Image from Kayla at the Chalkboard Garden

Year Long Mentor Text Possibilities

     No, David is a mentor text!  Don't just use it at the beginning of the year.  Come back to it all year long!

     Think about it... If you start to think about all the things that, throughout the year, David can teach us, you will soon see it as one of the well loved books that keeps coming back, again and again and again.  Let me list a few mini lessons off the top of my head:

  • Fluency lessons:  Just imagine the fluency you can model with all the yelling, text sizes, and punctuation in that book.
  • Inferring character's feelings:  Our little friend David goes through quite the emotional changes through the course of the book.  Just look at his face and body language- they say so much!
  • Themes:  There are few books that teach the theme of compassion and forgiveness like No, David.  Just think about the end of the book when David's teacher gives him a gold star, even after his naughtiness.  Or perhaps when his friends are waiting to play with him, despite his behavior in school.  What a great lesson for our kids.
  • Character Development:  Read a few of the David books together, and you have a character study.  
  • Personal Narrative Genre:  This is an excellent example of a personal narrative.  David Shannon wrote the stories about himself as a child.  What a great way to get kids writing stories that are true about them!
  • Vocabulary:  The reading level for the book is in the first grade band, but there are a few good words that could be vocabulary words.  "NO! It's not my fault! I didn't mean to! It was an accident!"  Ask any young kid to define "accident" and you have a good discussion.  :)
  • 3 Ways to Read a Book:  The text is nice and simple to read, the pictures practically tell the story all on their own, and the kids love to retell this one!  
  • Rereading Text:  Kids are always so hesitant to read texts more than once, but for some reason David allows them to do that.  The David books are often the ones that fall apart due to overuse.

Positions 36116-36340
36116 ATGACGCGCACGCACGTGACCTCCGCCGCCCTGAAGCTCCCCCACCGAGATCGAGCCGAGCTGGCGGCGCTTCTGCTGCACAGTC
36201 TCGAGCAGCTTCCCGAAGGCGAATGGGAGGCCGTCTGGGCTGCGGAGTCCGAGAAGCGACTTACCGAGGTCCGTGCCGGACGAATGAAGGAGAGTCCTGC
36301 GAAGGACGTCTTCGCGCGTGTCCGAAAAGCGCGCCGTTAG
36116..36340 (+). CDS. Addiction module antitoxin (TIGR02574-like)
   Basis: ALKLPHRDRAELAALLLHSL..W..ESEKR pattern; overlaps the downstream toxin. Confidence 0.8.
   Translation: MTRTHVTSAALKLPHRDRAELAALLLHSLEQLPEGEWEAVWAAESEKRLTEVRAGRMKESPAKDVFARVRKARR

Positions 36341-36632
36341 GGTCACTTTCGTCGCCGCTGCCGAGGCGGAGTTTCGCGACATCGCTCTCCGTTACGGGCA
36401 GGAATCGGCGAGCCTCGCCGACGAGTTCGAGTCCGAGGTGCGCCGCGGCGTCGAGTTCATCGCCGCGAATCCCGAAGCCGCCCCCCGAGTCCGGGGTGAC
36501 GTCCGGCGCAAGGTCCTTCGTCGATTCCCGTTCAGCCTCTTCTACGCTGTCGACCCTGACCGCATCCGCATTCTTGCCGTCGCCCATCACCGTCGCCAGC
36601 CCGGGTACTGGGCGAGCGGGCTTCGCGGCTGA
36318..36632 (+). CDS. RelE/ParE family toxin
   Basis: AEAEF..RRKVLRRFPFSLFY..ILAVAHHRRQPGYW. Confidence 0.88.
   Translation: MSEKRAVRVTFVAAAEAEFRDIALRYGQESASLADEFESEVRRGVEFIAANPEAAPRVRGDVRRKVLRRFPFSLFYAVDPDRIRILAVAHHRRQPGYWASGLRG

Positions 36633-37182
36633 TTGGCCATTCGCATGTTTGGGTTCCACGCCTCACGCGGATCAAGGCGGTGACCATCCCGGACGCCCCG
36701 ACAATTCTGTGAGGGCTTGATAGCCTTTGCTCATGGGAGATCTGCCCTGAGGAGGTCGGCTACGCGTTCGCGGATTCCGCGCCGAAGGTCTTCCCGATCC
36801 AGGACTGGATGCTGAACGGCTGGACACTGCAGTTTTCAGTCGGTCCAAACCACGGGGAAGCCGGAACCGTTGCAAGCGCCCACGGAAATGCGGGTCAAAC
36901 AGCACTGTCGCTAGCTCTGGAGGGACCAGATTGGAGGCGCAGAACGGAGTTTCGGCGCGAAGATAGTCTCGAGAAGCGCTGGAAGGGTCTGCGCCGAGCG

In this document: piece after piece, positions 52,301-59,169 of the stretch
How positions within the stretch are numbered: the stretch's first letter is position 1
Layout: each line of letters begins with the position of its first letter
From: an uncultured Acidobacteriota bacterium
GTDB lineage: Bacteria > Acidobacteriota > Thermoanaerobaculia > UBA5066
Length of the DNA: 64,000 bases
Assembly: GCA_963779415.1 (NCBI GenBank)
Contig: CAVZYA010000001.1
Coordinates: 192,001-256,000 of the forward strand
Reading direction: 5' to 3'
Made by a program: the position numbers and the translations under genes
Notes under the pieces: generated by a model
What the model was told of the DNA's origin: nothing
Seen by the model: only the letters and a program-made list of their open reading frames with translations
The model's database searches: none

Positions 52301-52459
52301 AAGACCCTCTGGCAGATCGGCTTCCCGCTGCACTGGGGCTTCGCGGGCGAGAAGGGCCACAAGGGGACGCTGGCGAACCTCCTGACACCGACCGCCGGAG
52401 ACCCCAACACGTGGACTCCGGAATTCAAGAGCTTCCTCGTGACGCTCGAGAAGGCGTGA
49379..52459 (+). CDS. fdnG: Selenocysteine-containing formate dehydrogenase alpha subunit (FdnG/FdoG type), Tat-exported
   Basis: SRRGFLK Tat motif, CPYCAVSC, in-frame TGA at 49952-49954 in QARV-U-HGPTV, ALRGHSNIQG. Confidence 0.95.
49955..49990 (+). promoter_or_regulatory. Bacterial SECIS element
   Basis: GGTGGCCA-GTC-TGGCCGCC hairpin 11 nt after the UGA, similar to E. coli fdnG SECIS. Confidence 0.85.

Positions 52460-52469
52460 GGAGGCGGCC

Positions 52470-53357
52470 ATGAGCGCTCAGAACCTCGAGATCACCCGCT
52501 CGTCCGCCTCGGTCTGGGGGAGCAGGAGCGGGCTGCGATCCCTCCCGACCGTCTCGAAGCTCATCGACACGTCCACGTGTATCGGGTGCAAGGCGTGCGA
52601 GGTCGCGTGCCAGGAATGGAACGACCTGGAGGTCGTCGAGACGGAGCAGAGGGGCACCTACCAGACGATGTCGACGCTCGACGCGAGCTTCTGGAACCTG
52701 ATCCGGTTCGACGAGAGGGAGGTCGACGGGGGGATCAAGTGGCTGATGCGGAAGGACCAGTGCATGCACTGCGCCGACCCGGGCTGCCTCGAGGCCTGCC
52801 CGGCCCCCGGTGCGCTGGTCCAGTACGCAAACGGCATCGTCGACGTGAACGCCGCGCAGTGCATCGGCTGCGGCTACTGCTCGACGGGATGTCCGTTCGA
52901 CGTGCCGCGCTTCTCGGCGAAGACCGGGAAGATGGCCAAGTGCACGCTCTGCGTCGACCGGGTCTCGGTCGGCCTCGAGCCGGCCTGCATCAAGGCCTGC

• Voice:  One of our 6 Traits of good writing is found abundantly in the words of the No, David! books.  
     Thanks for reading my first blog hop post!  On to the next stop you go!

An Old Empty Chair

Wednesday, August 13, 2014

"Old empty chairs are not empty in reality; memories always sit there."
-Mehmet Murat Ildan
     Today,  I walked around the building with my principal, and we looked at the classrooms of our 8 new staff members.  Classrooms of last year, redecorated and reenergized with the creativity of new teachers.  Inspirational quotes,  fun pillows and decorative items, CAFE boards, and new libraries.  I could have taken lots of pictures (if my phone had any storage space left) but I just had to take a picture  of this chair.  I was actually in my office when I saw it get carried into the building.  The huge Seuss fan that I am, I had to seek it out.

     The truth is, this chair is a sign of future learning events.   Thinking about the kids who will sit in it to read their books,  or  children sitting at its feet while a story is read to them, brings such excitement!  1st grade students will become readers by this chair.  And I get to watch them grow as they learn from their teacher.

    As the quote above says, old chairs are always filled with memories of the past.  What I look forward to is the memories that are about to be made in that chair.

    It is back to school time.  Let the new memories begin!